It’s great to have Alison Moore back on the blog today talking about short stories. Alison’s first novel, The Lighthouse, was shortlisted for the Man Booker Prize and the National Book Awards (New Writer of the Year), winning the McKitterick Prize. Both The Lighthouse and her second novel, He Wants, were Observer Books of the Year. A third novel, Death and the Seaside, is out now. You can read our interview with her about this book here. Her short fiction has been included in Best British Short Stories and Best British Horror anthologies, broadcast on BBC Radio 4 Extra and collected in The Pre-War House and Other Stories. Her first book for children, Sunny and the Ghosts, will be published in 2018.
Alison is also the judge for the 2017 RW Short Story Prize.
Alison, one of the things that struck me when reading Pre-War House was how very different your characters, settings and POVs are in all of the stories. How does your short story writing process usually work – is it the situation, the premise or the character that arrives first; and how do you then develop it?
My stories have various origins although I would say that character and situation often arrive together, one informing the other, e.g. the woman in The Pre-War House, who is pregnant when she returns to her childhood home, and the elderly husband in Static who is mending a radio. Stories have been prompted by things heard or seen or experienced or by exploring my anxieties, or in one case by a title coming to mind, requiring me to find the story attached to it. I develop a story by feeling my way through it, trying to discover it. I love Michelangelo’s idea of chipping away at a lump of rock to find the sculpture within it.
What have been some of the most memorable characters that you’ve come across in short stories and why have they struck a chord with you?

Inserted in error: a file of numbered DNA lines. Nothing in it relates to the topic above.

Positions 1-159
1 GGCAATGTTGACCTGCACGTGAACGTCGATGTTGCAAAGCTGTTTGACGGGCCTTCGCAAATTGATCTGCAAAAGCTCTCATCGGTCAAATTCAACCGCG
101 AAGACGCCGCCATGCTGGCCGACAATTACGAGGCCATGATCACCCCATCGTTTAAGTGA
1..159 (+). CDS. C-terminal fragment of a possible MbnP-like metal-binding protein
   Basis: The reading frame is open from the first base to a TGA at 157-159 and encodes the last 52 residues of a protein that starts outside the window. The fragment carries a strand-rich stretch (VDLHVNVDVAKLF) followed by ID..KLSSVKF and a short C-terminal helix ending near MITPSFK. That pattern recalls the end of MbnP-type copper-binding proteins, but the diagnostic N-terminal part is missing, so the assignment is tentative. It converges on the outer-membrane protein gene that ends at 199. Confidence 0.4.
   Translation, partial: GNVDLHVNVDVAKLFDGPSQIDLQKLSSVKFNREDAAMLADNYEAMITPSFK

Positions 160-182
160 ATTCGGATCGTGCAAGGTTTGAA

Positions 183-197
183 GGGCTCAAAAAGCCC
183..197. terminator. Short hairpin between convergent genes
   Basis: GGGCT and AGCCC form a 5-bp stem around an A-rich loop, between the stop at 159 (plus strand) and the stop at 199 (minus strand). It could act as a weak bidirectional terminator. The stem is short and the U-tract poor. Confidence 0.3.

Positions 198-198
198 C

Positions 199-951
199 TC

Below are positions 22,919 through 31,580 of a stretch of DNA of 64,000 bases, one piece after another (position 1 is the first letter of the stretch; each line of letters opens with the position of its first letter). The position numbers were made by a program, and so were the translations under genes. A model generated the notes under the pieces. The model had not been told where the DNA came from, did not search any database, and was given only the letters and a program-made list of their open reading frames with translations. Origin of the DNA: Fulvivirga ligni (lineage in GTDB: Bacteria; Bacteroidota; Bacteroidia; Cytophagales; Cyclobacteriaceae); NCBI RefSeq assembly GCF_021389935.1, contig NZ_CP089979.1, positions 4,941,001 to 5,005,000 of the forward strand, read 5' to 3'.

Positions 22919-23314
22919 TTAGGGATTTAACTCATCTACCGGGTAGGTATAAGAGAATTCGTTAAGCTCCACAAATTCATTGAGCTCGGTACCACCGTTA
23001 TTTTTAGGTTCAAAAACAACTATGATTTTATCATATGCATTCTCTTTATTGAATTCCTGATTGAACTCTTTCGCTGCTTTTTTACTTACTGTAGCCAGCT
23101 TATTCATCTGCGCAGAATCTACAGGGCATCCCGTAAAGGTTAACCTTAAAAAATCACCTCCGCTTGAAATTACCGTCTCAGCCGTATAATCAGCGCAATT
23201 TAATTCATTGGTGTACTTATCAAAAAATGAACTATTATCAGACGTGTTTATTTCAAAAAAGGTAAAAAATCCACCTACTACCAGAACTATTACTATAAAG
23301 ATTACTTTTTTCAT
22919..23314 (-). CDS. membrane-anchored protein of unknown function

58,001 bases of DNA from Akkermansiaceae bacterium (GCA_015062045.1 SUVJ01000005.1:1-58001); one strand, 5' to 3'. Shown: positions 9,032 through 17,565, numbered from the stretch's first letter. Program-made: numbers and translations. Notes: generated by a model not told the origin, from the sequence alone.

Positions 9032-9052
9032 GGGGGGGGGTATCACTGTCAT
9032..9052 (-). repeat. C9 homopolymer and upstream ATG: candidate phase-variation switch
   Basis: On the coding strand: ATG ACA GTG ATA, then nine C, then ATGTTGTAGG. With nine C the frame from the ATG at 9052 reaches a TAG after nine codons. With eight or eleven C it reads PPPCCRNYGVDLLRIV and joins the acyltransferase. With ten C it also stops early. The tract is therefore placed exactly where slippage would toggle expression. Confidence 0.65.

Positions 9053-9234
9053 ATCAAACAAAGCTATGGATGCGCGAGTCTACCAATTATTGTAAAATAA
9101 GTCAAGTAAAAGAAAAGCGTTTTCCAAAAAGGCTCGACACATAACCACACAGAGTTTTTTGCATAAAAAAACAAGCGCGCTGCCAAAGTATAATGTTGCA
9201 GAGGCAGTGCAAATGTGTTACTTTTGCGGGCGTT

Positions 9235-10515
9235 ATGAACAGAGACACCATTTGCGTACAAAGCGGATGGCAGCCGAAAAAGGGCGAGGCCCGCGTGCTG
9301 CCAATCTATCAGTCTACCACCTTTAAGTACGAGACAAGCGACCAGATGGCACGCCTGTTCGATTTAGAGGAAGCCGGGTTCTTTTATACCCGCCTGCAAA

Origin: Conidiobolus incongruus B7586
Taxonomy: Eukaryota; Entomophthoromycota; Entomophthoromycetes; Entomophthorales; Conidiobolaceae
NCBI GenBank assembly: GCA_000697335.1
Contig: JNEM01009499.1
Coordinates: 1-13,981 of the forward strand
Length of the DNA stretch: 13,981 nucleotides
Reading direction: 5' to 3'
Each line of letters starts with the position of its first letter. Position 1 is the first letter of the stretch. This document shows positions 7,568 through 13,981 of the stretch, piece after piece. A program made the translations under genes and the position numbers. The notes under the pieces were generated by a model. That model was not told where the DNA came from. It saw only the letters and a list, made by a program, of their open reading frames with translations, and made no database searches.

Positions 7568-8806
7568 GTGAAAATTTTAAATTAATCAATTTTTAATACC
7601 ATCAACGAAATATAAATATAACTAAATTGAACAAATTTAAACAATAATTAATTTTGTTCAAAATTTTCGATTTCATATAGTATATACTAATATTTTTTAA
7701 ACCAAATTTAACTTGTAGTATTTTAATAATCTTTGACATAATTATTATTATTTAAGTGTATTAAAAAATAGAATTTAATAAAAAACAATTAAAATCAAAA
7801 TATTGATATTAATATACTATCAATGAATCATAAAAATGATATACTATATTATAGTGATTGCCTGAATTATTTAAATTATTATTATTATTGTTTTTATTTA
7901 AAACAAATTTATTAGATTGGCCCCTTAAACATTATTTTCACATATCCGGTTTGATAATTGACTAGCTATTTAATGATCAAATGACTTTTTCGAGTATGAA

Flannery O’Connor agonises me with her characters – the grandmother in A Good Man is Hard to Find, the men in The Geranium and The Barber. Although the nature and scale of their fall or loss differs greatly, each one haunts me.
When reading the shortlisted entries in the RW Short Story Prize, what will make a story really stand out for you?
I want to be immersed in the world of the story, to see it vividly, to feel that I’ve experienced something. The most effective stories resonate beyond the reading; you keep thinking about them.
What advice can you give to writers looking to improve their short story writing?
It’s a cliche for a reason: read. When people are interested in writing short stories but aren’t yet reading them, I recommend Salt’s Best British Short Stories. When you’ve written your story, read it through very carefully; put it away so that you can read it again with a fresh eye – poor grammar and typos jolt the reader out of the world of the story but they’re easy to fix.
Many thanks, Alison, for your insights into reading and writing short stories.
There are also Quarterly Themed Flash competitions running with cash prizes and online publication for the winner and two runners-up. Get the info on that here.